What Is the European Economic Area (EEA) Agreement?

The European Economic Area (EEA) Agreement is an agreement made in 1992 that brings the European Union (EU) member countries and three of the European Free Trade Association (EFTA) states—Iceland, Liechtenstein, and Norway—into a single market. (The fourth EFTA state, Switzerland, chose not to join.) The purpose of the agreement is to strengthen trade and economic relations among the countries by removing trade barriers and imposing equal conditions of competition and compliance with the same rules.

Key Takeaways

  • The European Economic Area (EEA) Agreement and the European Union (EU) are not the same thing.
  • Only three of the four countries that belong to the European Free Trade Association (EFTA) signed the EEA.
  • These three countries—Iceland, Lichtenstein, and Norway—are governed by the economic decisions of the EU relevant to its single market, but not to the EU's political decisions.

Understanding the European Economic Area (EEA) Agreement

The EEA agreement requires the inclusion of EU regulations covering the “four freedoms”—free movement of goods, services, persons, and capital—throughout the member states. It also covers cooperation in other areas, such as research and development, education, social policy, the environment, consumer protection, tourism, and culture, collectively known as “flanking and horizontal” policies.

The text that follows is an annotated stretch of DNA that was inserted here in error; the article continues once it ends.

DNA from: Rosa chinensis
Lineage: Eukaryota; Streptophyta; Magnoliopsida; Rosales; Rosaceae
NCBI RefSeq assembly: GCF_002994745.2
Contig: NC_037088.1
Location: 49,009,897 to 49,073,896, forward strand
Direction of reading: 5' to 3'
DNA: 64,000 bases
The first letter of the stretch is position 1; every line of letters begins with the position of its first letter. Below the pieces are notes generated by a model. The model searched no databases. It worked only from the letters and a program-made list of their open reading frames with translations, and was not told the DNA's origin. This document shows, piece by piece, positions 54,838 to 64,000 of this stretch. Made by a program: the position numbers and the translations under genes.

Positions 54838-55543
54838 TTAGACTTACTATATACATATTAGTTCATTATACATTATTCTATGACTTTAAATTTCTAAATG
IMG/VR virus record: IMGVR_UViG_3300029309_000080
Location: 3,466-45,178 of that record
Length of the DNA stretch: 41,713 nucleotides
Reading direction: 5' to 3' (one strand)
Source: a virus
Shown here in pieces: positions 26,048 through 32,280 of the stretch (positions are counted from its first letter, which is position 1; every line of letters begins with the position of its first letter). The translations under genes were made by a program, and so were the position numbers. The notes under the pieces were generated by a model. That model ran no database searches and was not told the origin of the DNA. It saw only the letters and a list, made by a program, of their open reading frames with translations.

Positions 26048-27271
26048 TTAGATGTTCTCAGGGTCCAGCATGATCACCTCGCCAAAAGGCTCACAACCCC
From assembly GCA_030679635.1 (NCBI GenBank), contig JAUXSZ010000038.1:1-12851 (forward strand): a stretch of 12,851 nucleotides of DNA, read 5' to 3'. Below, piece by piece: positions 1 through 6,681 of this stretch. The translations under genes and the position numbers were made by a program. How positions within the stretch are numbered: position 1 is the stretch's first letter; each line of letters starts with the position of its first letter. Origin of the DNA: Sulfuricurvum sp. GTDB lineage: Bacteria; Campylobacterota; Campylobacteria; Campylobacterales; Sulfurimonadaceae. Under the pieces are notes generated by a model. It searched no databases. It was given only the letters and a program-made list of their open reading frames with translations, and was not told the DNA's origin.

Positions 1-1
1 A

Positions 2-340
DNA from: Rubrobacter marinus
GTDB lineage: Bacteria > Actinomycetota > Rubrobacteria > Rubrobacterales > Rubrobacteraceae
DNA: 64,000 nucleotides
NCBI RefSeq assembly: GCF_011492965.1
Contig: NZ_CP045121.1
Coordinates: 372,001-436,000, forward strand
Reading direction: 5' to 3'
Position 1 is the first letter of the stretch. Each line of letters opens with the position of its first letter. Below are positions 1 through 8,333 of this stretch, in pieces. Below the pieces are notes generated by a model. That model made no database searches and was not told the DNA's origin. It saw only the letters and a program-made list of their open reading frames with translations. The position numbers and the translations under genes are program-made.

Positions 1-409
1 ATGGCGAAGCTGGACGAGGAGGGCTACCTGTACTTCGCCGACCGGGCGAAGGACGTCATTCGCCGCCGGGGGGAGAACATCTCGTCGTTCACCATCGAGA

The agreement does not require the inclusion of EU’s common agriculture and fisheries policies (although the agreement contains provisions on various aspects of trade in agricultural and fish products), customs union, common trade policy, common foreign and security policy, justice, and home affairs, or the European Economic and Monetary Union (EMU).

The three EEA/EFTA countries are not members of the EU.

The EEA vs. the EU

Although the two are closely related, the EEA and the EU are not the same. The EEA agreement is related to the single market and the laws relevant to it, while the EU is both economic and political. All regulation that EEA countries have to comply with is formed by the EU, which effectively means that the EEA/EFTA countries do not have a say in forming the laws they are required to implement. The EEA countries also have to make financial contributions to the EU, though smaller than the contributions of an EU member.

EEA Members

  • Austria
  • Belgium
  • Bulgaria 
  • Croatia
  • Cyprus
  • Czechia
  • Denmark 
  • Estonia
  • Finland
  • France
  • Germany
  • Greece
  • Hungary
  • Iceland*
  • Ireland
  • Italy
  • Latvia
  • Liechtenstein*
  • Lithuania
  • Luxembourg
  • Malta
  • Netherlands
  • Norway*
  • Poland
  • Romania
  • Slovakia
  • Slovenia
  • Spain
  • Sweden
  • United Kingdom**

*Countries only in the EEA, not the EU.

**In 2016 the U.K. voted to leave the EU and, effectively, the EEA agreement, a process known informally as Brexit, and a two-year window to negotiate the terms of that withdrawal was triggered. As of September 2019, however, Brexit still has not happened. Currently, a deadline of Oct. 31, 2019, looms for the U.K.’s exit from the EU, with or without a negotiated deal.